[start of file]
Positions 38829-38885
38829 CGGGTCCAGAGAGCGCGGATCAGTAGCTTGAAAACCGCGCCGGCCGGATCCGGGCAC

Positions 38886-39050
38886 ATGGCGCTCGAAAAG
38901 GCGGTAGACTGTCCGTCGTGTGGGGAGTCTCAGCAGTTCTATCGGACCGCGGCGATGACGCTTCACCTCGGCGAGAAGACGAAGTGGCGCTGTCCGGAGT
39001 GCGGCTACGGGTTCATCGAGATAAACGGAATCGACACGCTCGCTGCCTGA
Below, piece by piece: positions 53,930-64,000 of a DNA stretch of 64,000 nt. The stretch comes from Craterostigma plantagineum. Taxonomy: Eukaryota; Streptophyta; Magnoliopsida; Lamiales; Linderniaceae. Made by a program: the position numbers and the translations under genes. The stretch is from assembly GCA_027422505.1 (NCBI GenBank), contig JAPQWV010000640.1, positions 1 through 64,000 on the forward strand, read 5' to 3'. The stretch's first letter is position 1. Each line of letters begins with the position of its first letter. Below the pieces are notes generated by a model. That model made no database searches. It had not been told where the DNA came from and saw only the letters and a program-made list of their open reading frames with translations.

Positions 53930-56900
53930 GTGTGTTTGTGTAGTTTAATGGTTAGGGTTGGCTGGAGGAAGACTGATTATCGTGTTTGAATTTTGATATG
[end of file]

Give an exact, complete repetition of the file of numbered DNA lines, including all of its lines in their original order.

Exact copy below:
Positions 38829-38885
38829 CGGGTCCAGAGAGCGCGGATCAGTAGCTTGAAAACCGCGCCGGCCGGATCCGGGCAC

Positions 38886-39050
38886 ATGGCGCTCGAAAAG
38901 GCGGTAGACTGTCCGTCGTGTGGGGAGTCTCAGCAGTTCTATCGGACCGCGGCGATGACGCTTCACCTCGGCGAGAAGACGAAGTGGCGCTGTCCGGAGT
39001 GCGGCTACGGGTTCATCGAGATAAACGGAATCGACACGCTCGCTGCCTGA
Below, piece by piece: positions 53,930-64,000 of a DNA stretch of 64,000 nt. The stretch comes from Craterostigma plantagineum. Taxonomy: Eukaryota; Streptophyta; Magnoliopsida; Lamiales; Linderniaceae. Made by a program: the position numbers and the translations under genes. The stretch is from assembly GCA_027422505.1 (NCBI GenBank), contig JAPQWV010000640.1, positions 1 through 64,000 on the forward strand, read 5' to 3'. The stretch's first letter is position 1. Each line of letters begins with the position of its first letter. Below the pieces are notes generated by a model. That model made no database searches. It had not been told where the DNA came from and saw only the letters and a program-made list of their open reading frames with translations.

Positions 53930-56900
53930 GTGTGTTTGTGTAGTTTAATGGTTAGGGTTGGCTGGAGGAAGACTGATTATCGTGTTTGAATTTTGATATG